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cancan101 commented Feb 16, 2014

Currently the date_format argument is a little unclear as to what it does when the value being formatted is a "date" (datetime w/o a time) as opposed to a "datetime" (datetime w/ a time). At present, it treats these alike and uses the same formatter for each. This is different from how a DatetimeIndex is formatted to CSV. In that case, the formatting code detects if all of the values in the index do not contain times in which cases it only formats the date component. See:

df = pd.DataFrame({'a':[datetime.datetime(2013,1,1)]}, index=pd.to_datetime([datetime.datetime(2013,1,1)]))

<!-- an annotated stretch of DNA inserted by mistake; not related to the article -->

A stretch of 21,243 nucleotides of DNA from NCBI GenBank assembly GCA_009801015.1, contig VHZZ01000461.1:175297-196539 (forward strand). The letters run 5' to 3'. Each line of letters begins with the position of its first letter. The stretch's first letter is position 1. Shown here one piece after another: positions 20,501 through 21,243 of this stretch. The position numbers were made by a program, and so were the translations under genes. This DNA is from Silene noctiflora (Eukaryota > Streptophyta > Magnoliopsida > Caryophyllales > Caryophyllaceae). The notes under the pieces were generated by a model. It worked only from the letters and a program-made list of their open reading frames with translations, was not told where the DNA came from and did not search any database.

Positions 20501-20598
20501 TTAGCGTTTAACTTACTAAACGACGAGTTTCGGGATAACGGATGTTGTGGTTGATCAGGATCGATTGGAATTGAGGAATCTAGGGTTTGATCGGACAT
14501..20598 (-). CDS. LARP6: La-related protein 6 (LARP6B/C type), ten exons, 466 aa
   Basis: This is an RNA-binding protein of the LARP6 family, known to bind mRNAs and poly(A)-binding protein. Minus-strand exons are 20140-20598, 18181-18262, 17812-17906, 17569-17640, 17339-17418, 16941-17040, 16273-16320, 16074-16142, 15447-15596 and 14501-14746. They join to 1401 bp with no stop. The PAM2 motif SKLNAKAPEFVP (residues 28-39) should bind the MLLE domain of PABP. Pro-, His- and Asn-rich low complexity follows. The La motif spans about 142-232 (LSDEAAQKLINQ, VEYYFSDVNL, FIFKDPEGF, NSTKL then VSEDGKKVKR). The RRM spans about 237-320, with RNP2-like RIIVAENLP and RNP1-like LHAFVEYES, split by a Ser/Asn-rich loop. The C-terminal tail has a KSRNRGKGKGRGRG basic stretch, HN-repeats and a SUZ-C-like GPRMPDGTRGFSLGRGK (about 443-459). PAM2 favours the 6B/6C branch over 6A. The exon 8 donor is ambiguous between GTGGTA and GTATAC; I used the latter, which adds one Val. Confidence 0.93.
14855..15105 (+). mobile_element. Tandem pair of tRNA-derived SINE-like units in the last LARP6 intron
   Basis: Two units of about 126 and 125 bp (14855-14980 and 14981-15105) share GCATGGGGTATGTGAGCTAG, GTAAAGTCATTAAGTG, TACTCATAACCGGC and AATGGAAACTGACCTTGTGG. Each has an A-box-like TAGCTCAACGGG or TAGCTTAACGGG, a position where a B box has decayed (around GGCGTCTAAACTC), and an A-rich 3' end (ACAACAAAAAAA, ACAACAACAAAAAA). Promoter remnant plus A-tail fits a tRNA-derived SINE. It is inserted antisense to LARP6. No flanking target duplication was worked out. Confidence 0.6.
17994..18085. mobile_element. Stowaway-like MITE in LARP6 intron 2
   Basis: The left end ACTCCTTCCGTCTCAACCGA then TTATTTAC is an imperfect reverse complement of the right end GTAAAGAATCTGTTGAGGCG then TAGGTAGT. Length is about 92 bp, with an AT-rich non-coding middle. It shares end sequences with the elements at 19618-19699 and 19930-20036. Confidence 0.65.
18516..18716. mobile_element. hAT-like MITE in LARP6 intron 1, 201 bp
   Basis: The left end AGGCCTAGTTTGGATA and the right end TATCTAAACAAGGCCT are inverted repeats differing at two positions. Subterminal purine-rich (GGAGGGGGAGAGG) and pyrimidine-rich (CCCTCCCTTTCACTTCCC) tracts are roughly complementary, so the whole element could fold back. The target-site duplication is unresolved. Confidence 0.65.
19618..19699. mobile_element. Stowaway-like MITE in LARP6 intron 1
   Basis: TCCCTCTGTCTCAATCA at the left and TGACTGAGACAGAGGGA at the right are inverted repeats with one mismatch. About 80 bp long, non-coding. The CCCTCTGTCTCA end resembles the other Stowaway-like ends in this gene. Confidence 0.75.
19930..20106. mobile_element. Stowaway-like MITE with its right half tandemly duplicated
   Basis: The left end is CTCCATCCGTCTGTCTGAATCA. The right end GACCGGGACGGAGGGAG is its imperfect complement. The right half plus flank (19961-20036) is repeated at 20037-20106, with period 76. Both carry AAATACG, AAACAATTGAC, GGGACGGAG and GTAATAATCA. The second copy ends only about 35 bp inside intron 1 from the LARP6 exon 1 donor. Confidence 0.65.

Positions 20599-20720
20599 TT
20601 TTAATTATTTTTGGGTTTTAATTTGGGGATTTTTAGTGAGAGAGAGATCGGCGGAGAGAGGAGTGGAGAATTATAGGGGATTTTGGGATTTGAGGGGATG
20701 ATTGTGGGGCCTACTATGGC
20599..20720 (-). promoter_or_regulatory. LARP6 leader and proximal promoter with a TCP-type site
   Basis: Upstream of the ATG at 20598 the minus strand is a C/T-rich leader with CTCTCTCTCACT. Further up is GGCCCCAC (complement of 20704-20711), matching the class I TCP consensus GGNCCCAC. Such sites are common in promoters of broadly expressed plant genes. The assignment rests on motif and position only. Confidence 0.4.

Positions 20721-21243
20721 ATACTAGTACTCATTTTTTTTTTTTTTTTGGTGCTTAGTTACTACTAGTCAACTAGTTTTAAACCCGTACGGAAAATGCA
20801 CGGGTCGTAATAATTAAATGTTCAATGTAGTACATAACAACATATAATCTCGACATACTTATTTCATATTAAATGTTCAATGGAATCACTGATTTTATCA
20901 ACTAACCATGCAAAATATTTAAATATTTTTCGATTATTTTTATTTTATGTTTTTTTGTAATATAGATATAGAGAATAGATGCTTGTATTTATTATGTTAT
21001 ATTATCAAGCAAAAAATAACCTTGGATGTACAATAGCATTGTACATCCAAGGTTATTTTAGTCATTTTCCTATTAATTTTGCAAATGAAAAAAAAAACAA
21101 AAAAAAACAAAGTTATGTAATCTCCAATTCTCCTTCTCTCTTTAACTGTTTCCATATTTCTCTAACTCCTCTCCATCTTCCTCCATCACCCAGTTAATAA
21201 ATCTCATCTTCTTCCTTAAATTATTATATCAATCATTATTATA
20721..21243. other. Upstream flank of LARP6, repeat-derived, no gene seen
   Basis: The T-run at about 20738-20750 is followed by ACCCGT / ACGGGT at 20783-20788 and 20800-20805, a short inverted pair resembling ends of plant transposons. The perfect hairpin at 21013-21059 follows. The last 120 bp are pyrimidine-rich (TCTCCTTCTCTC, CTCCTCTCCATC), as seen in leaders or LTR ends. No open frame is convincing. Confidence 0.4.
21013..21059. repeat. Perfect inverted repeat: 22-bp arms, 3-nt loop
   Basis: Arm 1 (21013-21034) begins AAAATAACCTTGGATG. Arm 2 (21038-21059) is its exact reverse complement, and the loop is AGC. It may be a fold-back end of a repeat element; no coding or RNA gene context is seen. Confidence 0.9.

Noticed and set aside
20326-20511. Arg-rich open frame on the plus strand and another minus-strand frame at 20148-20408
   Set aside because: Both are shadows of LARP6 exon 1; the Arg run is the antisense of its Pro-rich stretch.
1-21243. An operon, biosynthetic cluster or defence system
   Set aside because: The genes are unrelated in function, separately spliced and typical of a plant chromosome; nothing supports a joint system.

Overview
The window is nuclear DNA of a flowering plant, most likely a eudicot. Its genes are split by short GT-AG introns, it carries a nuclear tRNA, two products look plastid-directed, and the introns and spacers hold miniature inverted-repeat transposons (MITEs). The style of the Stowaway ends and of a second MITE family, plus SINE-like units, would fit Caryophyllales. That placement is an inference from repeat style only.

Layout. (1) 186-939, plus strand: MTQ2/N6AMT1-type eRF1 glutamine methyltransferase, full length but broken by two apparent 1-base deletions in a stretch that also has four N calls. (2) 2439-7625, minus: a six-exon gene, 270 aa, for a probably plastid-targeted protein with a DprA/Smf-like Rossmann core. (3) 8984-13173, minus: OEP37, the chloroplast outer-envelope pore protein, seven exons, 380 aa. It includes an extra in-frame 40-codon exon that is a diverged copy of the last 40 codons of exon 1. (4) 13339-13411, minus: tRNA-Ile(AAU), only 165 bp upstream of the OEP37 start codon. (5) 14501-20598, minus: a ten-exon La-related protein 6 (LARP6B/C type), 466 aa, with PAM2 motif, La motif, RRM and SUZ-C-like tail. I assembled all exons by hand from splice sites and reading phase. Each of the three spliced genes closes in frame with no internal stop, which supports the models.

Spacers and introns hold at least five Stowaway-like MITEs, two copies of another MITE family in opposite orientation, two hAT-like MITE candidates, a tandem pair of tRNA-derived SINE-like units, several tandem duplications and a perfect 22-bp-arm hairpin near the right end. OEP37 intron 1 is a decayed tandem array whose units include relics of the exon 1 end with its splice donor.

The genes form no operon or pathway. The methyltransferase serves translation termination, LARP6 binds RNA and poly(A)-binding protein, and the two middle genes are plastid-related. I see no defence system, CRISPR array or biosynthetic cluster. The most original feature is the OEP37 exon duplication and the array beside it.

io = StringIO()
df.to_csv(io)

In [12]: print io.getvalue()
,a
2013-01-01,2013-01-01 00:00:00

I would suggest having some way how to format datetime w/o time different from datetime with times.

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hayd commented Mar 1, 2014

@cancan101 could have a flag to drop the minutes / seconds if 00:00:00 (not sure on good name). Could do with an example of date_format in doc, think it would make it clearer (or use default.

Should these be in options.io ?

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cancan101 commented Mar 3, 2014

@hayd I assume you mean drop the hours, minutes, and seconds (ie the time component of the datetime)?

I think the option and its name depend on how it will work: should it be an "intelligent" format that only prints the time component if needed (i.e. if any of the datetime values have a time != midnight, see #5701) or should it work as a truncate where datetimes are truncated to just dates.

@jreback jreback modified the milestones: 0.15.0, 0.14.0 Mar 11, 2014

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cpcloud commented Mar 13, 2014